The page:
The Arctic is both a source and sink for greenhouse gases; as an example, thawing permafrost is expected to increase emissions of methane. Changes in the quantities of greenhouse gases such as carbon dioxide and methane stored or released in the Arctic can have a long-term impact on global climate.

                  One of the major new areas of research since 2011 is on connections between Arctic changes and mid-latitude weather. Some studies have linked the loss of land and sea ice, along with changes in snow cover, to changes in Northern Hemisphere storm tracks, floods, and winter weather patterns, and have even found evidence that Arctic changes influence the onset and rainfall of Southeast Asian monsoons.

                  While it is clear that Arctic changes can influence weather outside of the region, scientists are still working to characterize the nature, magnitude, and extent of the effects.

                  How can people adapt to those changes?

                    Adaptation at the community and regional levels, both in the Arctic and globally, is essential. The near inevitability of accelerating impacts in the Arctic and globally between now and mid- century reinforces the urgent need for local and regional adaptation strategies that can reduce vulnerabilities and take advantage of opportunities to build resilience.

                    Effective mitigation and adaptation policies require a solid understanding of Arctic climate change. Reducing knowledge gaps will improve our ability to respond to current and future changes in the Arctic. Efforts are needed to increase the geographic coverage of observations, improve local-level projections, and reduce uncertainties.

                    Coordination across monitoring efforts, modeling studies, and international assessments can facilitate information- sharing and avoid duplication of effort. As international attention becomes increasingly focused on Arctic climate change and its impacts, the need to coordinate among assessment processes and studies becomes greater.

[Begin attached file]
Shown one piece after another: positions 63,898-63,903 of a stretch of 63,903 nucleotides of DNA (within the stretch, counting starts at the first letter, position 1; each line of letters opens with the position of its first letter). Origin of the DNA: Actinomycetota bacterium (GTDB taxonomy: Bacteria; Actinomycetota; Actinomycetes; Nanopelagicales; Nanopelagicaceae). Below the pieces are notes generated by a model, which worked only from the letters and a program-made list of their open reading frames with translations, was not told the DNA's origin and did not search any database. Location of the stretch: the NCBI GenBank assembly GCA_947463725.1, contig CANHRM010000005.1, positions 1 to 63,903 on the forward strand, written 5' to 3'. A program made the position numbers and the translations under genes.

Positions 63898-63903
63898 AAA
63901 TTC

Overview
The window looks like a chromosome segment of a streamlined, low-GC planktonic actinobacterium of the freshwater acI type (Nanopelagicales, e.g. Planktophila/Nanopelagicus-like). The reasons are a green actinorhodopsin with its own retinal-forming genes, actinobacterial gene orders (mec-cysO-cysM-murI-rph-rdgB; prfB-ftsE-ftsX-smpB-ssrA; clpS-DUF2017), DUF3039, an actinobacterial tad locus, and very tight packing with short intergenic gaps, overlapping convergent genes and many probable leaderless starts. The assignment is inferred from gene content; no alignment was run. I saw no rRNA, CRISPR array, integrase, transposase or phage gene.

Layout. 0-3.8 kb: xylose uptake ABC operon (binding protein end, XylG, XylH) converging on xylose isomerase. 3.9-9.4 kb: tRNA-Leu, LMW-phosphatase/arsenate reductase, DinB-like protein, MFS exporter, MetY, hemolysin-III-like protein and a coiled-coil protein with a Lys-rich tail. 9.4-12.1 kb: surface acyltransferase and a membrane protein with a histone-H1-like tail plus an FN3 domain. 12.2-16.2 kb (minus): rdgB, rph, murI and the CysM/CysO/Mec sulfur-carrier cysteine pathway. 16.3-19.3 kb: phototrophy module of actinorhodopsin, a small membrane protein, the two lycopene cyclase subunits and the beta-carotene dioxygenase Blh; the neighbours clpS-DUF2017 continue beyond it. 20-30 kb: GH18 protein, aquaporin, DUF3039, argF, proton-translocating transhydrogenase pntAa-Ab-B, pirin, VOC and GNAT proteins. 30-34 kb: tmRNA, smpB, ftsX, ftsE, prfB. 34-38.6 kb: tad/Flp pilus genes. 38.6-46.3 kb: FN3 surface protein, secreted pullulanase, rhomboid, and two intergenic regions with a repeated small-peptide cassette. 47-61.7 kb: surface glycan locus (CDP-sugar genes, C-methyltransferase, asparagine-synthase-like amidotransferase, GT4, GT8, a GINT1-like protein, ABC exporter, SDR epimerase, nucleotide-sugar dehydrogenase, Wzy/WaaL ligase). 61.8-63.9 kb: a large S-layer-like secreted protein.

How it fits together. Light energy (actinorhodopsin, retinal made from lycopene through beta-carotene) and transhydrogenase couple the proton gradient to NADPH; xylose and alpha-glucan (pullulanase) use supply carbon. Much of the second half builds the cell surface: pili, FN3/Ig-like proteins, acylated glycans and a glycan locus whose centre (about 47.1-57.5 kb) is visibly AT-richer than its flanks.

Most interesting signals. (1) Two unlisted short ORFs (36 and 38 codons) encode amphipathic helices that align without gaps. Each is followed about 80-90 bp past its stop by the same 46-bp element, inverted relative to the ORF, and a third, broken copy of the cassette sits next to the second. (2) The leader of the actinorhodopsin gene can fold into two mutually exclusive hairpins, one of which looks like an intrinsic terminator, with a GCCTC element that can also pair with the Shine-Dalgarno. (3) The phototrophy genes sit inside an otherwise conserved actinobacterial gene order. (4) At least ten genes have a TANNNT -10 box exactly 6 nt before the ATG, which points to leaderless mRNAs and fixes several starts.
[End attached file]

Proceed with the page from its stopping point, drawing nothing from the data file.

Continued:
Stabilizing Arctic warming and its associated impacts will require substantial near-term cuts in net global greenhouse gas emissions. Full implementation of the Paris Agreement under the United Nations Framework Convention on Climate Change (UNFCCC) will cause Arctic temperatures to stabilize—at a higher level than today—in the latter half of this century. This will require much larger cuts in global greenhouse gas emissions than those planned under current nationally determined contributions to the fulfillment of the UNFCCC.

                    The Arctic Council and other international organizations should prioritize research and knowledge-building efforts to reduce uncertainty in predictions of changes and their consequences at local to global scales, facilitating the development of effective adaptation responses to changes in the Arctic cryosphere.